clock menu more-arrow no yes

Filed under:

Pistons vs. Bulls final score: Detroit’s offense goes cold in loss to Chicago

New, comments

The Pistons started strong, but proceeded to put together one of their worst offensive nights of the season

NBA: Chicago Bulls at Detroit Pistons Tim Fuller-USA TODAY Sports

It just felt like a play that set the tone.

The Detroit Pistons won the opening tip, Mason Plumlee tapping the ball back toward three of his teammates. What should have been a forgettable moment quickly turned into a highlight as Chicago Bulls rookie Patrick Williams intercepted the tap, dribbled, and threw down a huge dunk to open the game.

Detroit trailed 2-0.

It wasn’t the reason they lost on Sunday, but it was a microcosm of the night: Chicago found ways to score and made plays, the Pistons spent most of the night trying, and failing, to figure that out themselves.

The Bulls finished the first half with a burst and never looked back, leading by as many as 18, in a 100-86 win over the Pistons.

This was one of Detroit’s worst offensive games of the season as they shot just 38% from the field and a truly deplorable 12% from 3-point range. This all came against the same Bulls who rank 23rd in the NBA in field goal percentage allowed and give up 114 points per game.

I mean, there was a time midway through the third quarter, the Chicago lead ballooning to double-figures, where I thought to myself, “Man, they need to get Isaiah Stewart in there for some offense.”

It was that kind of night.

However, Stewart had the best all-around night for the Pistons with 11 points, 7 rebounds and 2 blocks. He dunked, he hit the midrange jumper, he nailed yet another three. He was in the right place at the right time on both ends.

His feel for the game has really improved, and you can tell things are starting to slow down for him out there. He’s making the right reads on defense and is surprisingly adept in the pick-and-pop game. He still needs work on the pick-and-roll, but baby steps.

The problem was, well, everybody else.

Detroit got nothing out of its guards. The Frank Jackson experience came to a screeching halt as he struggled with his shot and didn’t really offer much else, missing 7 of his 12 attempts for 12 points. He shouldn’t be shooting as much as he is, but somebody’s gotta try to help take the burden off Jerami Grant.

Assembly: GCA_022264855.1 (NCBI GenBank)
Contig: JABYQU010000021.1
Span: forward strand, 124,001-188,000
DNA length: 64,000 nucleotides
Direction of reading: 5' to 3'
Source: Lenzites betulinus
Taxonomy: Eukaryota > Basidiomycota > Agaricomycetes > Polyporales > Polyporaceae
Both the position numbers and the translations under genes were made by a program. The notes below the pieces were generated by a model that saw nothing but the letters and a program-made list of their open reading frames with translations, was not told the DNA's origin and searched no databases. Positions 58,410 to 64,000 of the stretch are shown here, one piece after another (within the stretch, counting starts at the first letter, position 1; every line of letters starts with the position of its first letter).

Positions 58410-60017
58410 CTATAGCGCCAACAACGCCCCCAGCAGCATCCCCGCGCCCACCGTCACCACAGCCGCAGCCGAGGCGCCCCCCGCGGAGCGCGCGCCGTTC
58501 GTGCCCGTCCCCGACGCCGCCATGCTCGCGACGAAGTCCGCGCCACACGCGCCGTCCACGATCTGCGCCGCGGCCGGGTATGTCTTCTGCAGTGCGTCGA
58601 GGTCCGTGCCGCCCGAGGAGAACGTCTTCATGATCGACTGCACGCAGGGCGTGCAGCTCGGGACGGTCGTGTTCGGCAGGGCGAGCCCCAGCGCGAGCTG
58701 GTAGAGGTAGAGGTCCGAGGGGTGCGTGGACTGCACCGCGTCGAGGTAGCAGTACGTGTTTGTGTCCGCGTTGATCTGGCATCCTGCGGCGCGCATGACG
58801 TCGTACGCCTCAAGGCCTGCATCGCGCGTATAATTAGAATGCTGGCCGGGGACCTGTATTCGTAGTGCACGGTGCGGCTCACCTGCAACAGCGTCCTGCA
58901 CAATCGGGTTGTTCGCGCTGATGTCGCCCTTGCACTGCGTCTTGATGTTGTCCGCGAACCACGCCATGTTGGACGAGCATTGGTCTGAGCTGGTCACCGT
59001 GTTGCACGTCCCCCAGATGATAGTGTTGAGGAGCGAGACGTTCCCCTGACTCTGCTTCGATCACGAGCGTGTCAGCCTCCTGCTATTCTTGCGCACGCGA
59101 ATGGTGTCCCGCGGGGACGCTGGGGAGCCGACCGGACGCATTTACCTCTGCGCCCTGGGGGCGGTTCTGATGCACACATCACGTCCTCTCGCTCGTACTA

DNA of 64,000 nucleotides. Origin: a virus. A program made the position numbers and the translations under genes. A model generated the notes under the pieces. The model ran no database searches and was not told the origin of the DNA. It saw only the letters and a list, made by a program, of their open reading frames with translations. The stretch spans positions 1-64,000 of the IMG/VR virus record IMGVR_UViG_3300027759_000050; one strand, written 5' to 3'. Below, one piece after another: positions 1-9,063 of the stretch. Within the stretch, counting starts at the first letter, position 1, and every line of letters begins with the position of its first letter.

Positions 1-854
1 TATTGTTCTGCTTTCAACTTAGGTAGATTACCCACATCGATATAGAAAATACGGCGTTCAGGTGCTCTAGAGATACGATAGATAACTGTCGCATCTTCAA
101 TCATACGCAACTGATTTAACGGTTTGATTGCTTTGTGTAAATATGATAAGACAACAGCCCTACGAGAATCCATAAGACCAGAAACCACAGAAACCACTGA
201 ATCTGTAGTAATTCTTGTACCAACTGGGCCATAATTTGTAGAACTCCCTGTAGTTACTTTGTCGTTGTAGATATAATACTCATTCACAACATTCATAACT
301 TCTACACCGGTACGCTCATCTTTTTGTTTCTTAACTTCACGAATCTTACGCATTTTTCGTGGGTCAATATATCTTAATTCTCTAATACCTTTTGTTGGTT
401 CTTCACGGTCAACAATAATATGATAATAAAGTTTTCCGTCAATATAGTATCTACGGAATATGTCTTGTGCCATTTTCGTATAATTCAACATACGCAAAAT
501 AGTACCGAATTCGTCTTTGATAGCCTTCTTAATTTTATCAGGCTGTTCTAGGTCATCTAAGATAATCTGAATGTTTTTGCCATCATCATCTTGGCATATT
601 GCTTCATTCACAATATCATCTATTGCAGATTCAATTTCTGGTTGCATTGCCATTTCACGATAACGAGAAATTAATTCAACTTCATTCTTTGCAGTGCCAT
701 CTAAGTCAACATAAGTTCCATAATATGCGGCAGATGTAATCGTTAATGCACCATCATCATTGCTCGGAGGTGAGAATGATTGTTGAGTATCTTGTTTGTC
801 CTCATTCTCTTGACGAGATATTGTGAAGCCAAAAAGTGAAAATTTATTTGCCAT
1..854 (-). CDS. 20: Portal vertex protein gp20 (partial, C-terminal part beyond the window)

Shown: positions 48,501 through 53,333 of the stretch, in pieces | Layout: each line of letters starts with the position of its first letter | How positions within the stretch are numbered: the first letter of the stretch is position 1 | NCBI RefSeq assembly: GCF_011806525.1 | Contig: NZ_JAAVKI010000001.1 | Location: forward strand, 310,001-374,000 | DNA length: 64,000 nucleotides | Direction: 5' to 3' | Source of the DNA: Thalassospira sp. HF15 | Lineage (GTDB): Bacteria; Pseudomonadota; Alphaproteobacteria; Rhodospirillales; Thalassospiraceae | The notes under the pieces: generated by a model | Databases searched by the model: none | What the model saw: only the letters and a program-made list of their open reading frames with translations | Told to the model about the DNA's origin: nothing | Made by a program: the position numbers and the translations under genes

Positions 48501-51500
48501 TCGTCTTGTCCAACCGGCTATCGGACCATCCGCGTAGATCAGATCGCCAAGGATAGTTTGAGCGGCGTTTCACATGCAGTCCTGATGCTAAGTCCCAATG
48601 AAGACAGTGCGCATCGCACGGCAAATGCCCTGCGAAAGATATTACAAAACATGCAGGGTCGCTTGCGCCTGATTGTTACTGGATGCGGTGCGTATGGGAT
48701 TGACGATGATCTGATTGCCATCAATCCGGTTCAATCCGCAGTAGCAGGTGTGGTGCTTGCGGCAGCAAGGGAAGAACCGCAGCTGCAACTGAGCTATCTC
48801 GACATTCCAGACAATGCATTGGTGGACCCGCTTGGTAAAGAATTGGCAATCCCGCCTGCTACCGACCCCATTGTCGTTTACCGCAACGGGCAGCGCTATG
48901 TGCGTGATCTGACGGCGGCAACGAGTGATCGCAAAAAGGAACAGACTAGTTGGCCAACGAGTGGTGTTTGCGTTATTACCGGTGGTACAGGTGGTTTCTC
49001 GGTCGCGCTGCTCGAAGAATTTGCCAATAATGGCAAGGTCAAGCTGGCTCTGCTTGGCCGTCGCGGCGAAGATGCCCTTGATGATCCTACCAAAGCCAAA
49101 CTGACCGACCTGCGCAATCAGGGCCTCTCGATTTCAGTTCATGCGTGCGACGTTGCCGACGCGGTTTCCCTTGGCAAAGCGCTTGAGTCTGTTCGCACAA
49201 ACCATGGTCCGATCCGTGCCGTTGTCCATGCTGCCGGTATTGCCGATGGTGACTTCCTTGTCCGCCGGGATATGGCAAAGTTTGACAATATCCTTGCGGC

Grant scored 12 points in the first half, picking up where he left off last time these teams faced off. After watching him torch Lauri Markkanen, Bulls coach Billy Donovan made the smart decision — switch Williams onto Grant.

Combine that with the fact that nobody else could score for Detroit and Chicago proceeded to threw waves of defenders at Grant, who finished with 26 points on 9-of-22 shooting.

Williams was all-around good for Chicago. You can see why Troy Weaver was high on him coming into the draft: he’s big, strong, athletic, and surprisingly quick.

The other rookie wing on the court, Saddiq Bey, struggled mightily. He’s had some huge games recently, and when he’s on his game, it’s loud—you know he’s out there. When the shots aren’t falling, you can forget he’s on the court.

That was the case tonight as he missed all seven of his shots.

Josh Jackson was similarly bad, missing 11 of 12, while Delon Wright scored the quietest 8 points you’ll see.

It’s just too easy for teams to pack it in on Grant when there’s nobody else around to make them pay. That goes beyond being able to simply hit an open three — you need guys who can do something off the bounce.

That wasn’t there tonight.

It’ll be better when Killian Hayes and Hamidou Diallo are out there, I think. In the meantime, games like this, in a lost season, leave you wanting more. Losses are fine, but if a fine effort from Beef Stew against a blah team like the Bulls is all you have after a blowout? That’s tough.